Why Ryan Songalia’s heart belongs in the PhilippinesBy Ryan Songalia
Admittedly, I’d rather be writing this essay from the warm, tropical surroundings of Manila than the arctic environs of New York City in February. Since my first trip to “the Motherland” in December of 2010, my heart has been torn between my native New Jersey and the Philippines. As time has gone on, the balance has swayed more and more in the favor of the Philippines.
Maybe it’s the fact that smiling is far more common in the Philippines than it is here. My younger sister Sheryl, upon returning to the Northeast after living in Florida for the past decade, kept noting how rare of a sight smiles were here in New York. Indeed, whenever I ask friends how they’re doing, they usually respond that they’re “back on the grind” or “on the hustle,” as if to say that life is all about the struggle.
But is it?
I spent November 2011 to October 2012 living primarily in the Fort Bonifacio neighborhood of Taguig in Metro Manila. But aside from making ‘tambay’ at Market Market and High Street, I was taking day trips to enjoy cappuccinos at Bo’s Coffee overlooking Taal Volcano in Tagaytay. Or, on an adventurous day, I would jump on a jeepney heading anywhere, with my only means of communicating with the driver are the phrases ‘magkano po?’ and ‘para.’ I was able to figure out how to commute to Alabang Town Center using just those two phrases.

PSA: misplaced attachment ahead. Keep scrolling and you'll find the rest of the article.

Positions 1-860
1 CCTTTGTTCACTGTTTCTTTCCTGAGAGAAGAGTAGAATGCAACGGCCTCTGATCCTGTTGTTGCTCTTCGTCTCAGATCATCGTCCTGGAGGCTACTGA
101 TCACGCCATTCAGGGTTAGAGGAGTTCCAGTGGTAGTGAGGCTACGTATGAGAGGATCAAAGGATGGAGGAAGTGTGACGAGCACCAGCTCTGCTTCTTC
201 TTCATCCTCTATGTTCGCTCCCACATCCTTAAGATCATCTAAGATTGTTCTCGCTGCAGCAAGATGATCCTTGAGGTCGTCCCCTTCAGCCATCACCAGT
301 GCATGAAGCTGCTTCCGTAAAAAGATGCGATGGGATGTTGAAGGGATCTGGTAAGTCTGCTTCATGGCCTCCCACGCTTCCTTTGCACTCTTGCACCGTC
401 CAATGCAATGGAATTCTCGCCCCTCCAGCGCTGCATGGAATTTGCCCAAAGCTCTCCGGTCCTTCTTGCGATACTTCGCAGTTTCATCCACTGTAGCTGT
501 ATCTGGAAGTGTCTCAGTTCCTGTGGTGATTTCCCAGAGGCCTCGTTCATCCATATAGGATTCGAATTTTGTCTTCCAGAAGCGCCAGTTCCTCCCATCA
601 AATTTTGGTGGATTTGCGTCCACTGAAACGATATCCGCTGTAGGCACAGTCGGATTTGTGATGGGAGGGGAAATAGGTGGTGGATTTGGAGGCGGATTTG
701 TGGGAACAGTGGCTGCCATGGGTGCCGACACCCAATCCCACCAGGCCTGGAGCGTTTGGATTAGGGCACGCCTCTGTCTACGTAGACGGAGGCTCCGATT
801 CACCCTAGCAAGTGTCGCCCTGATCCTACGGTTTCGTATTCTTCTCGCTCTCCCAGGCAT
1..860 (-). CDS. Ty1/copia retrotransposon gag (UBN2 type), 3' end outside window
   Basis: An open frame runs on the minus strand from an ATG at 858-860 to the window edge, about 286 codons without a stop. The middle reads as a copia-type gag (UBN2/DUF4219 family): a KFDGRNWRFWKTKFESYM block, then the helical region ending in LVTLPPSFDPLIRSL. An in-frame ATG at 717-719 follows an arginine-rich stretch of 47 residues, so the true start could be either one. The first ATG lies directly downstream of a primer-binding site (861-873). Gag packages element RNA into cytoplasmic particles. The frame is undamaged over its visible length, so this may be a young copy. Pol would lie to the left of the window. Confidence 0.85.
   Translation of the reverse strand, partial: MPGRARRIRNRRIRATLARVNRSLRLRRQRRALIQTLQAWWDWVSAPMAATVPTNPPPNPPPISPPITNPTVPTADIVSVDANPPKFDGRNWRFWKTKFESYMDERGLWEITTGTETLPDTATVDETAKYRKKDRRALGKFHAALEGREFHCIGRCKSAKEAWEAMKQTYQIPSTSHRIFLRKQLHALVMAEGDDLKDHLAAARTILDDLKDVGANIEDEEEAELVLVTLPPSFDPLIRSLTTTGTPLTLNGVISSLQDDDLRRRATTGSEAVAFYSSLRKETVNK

I’ve enjoyed staring out into the water from the beach in Panglao, knowing that I’m so many miles away from the stresses of “the grind.” I’ve enjoyed surveying the world below me while a mile above the sea in Baguio. In these moments I remembered that life was as much about discovery as it was productivity.
As a journalist working for boxing publication The Ring magazine as well as GMA News, the bigger stories take place in the United States. Yet as I’ve come to appreciate, the biggest stories aren’t always the best stories.
While living in the Philippines, I’ve had the chance to witness flyweight champion Brian Viloria, a FilAm like myself, rejuvenate his career to become one of the best fighters in the world. I’ve met Genesis Servania, an upstart prospect who is fighting to raise bail money for his brother he believes was wrongly accused of murder in Bacolod City. Or the rise of obscure journeyman Sonny Boy Jaro, who was fighting to make money to buy a tricycle and went on to become a world champion.
I ask myself, how many untold stories are there like these to uncover?
I’ve enjoyed covering smaller boxing events in the Philippines — from Cebu to Las Pinas — with the same zeal that I’ve covered major boxing events in Las Vegas. I’ve learned just as much about Filipino culture from interviewing Filipino boxers as I have from getting lost on jeepneys.
The Philippines holds so much for me to learn, and in turn so much for me to teach about what I’ve learned from here in America. Growing up in America has afforded me many opportunities that I wouldn’t have had if my father had stayed in his native Leyte and I was born there instead. Well, since my mother is Italian-American, I suppose I wouldn’t have been born at all.
That aside, my time in the Philippines has helped me understand humanity in a way that I would never have the chance to. As I prepare to return to the Philippines in the next few months, I do so without a return ticket. What’s the sense of returning when I’m already heading home?
Ryan Songalia is a member of the Boxing Writers Association of America and contributes to The Ring magazine and GMA News. He can be reached at email@example.com. An archive of his work can be found at www.ryansongalia.com. Follow him on Twitter: @RyanSongalia.
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